Robert Gaines-Cooper, the Seychelles-based millionaire entrepreneur, has lost his appeal in the Supreme Court against a High Court decision which found that he was a resident of the UK for tax purposes.
In February 2010, the judges ruled that Gaines-Cooper was liable to pay UK tax despite establishing a base in the Seychelles and spending less than 91 days a year in the UK because England had remained “the centre of gravity of his life and interests”.
The government announced in the Budget this year that it will impose a statutory residence test to prevent such cases in the future.
Here is expert reaction
James Johnston, a private wealth partner at law firm Bircham Dyson Bell
“To challenge a public authority that it has departed from its guidance is a brave thing to do. However it comes as no surprise that Mr Gaines-Cooper has lost his final appeal.
“Although the ruling will be a deep disappointment for Mr Gaines-Cooper personally, his case has helped to highlight to the government that you cannot operate a tax system satisfactorily now without a clear law on tax residence, and that it is essential that we have clarity on this matter.
“The proposed Statutory Residence Test is therefore welcome, but the first draft contained many problematic areas. It is to be hoped that the Government will take on board the comments from the recently closed consultation, and implement a test from April 2012 which is clear enough and fair enough to attract international business and foreign investment, at a time when it is sorely needed for the UK economic recovery.”
Piers Masters, partner in the Private Client team at Charles Russell
“The Supreme Court’s judgment in the Davies and Gaines-Cooper cases, handed down today, confirms that taxpayers who have taken a cautious approach to assessing their UK residence status have been right.It is bad news for those on the borderline of UK residence, who have only relied on former Revenue guidance and have not considered the common law position too. Today’s judgment may result in continuing uncertainty for those taxpayers.
“Going forwards, the statutory residence test which is expected to be introduced from 6 April 2012 should reduce substantially the uncertainties in determining UK residence status. And that is good news.”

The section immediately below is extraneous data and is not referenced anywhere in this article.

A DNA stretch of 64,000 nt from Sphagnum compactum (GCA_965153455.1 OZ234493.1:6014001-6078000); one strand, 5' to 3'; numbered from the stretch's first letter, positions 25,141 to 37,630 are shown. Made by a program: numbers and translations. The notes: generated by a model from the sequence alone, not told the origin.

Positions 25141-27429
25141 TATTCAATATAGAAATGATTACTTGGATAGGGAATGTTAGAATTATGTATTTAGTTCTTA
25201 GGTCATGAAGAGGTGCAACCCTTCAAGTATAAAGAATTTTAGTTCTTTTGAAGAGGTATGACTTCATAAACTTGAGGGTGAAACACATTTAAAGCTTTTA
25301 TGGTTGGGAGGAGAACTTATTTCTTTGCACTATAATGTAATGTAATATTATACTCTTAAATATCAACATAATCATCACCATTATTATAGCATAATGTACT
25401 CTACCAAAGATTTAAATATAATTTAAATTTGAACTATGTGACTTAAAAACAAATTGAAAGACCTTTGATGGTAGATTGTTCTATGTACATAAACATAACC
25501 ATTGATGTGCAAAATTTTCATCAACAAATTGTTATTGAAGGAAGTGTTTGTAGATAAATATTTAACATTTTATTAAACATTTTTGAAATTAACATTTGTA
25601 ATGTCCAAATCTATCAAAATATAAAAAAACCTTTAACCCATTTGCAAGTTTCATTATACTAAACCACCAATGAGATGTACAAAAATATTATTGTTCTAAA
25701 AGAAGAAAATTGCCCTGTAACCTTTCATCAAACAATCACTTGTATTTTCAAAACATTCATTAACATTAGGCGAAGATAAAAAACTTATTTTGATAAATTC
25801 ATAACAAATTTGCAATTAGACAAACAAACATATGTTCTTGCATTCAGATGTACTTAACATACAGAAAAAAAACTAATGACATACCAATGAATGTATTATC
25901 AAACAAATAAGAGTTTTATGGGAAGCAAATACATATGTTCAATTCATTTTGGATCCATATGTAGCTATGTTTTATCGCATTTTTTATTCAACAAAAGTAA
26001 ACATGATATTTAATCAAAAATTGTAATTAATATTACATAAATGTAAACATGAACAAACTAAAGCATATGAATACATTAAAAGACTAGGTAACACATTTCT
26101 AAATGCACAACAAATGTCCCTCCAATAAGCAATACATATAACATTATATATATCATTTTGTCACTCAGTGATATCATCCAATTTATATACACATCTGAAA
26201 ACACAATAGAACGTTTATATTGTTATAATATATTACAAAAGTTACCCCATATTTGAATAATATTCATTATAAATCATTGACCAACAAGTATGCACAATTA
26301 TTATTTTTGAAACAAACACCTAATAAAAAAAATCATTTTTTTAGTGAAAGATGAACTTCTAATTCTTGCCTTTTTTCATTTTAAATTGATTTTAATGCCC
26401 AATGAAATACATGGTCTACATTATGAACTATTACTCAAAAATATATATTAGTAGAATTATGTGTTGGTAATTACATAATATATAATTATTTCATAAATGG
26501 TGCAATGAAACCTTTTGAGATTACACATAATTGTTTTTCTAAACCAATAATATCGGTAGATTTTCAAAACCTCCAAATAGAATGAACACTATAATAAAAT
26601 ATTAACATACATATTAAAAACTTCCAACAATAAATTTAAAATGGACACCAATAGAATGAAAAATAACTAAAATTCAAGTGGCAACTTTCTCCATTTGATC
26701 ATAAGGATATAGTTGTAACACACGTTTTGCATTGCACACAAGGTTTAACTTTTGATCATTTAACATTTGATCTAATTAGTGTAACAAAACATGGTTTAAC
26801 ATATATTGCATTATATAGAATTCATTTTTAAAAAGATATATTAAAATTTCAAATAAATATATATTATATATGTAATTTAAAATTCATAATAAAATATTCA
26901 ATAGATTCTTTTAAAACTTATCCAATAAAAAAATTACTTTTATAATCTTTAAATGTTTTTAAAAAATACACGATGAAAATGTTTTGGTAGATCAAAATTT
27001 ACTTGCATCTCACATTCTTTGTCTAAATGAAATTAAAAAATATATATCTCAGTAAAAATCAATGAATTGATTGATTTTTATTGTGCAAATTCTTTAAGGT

Dhana Sabanathan from Harbottle & Lewis
“Whilst today’s Supreme Court’s judgment is mainly about residency, it also centres on an individual’s ability to rely on what HMRC say and do, which will always be of importance to taxpayers and their advisors.
“Lord Hope has made clear that to successfully contend HMRC adopt a practice requires evidence that is “so unambiguous, so widespread, so well-established and so well-recognised” as to carry a commitment to a group of taxpayers that they will be treated in accordance with it (interesting in light of the fact that many advisors would argue that IR20 and HMRC’s historic application was all of these things).
“Whilst it would be easy to take the Supreme Court’s dismissal of the appeals as a warning against reliance on HMRC’s statements and “settled practice”, it is important to remember that HMRC has accepted that an individual would have a legitimate expectation of having his case appraised in light of operative guidance, notwithstanding that such guidance “failed to reflect the ordinary law.”
“It would not be practicable for taxpayers to deal with their tax affairs on the basis of legislation alone, and the detailed HMRC guidance that contains practical examples that help a taxpayer understand the application of the law by HMRC is always to be welcomed. For example, many UK resident, foreign domicilaries are still grappling with the complexities of the 2008 legislative changes to the way they are taxed in the UK, and HMRC guidance in this area can be valuable.
“It is hoped that the new statutory residence test should simplify the law in this area, which as this judgment has highlighted is currently in an unsatisfactory state. The greater clarity should mean that international individuals can plan their tax and commercial affairs with more confidence.
“This long-running case has finally reached its conclusion. The lesson learned? When making decisions that effect your tax position, take the time to both obtain and (as importantly) follow expert advice. Mistakes can be very costly.”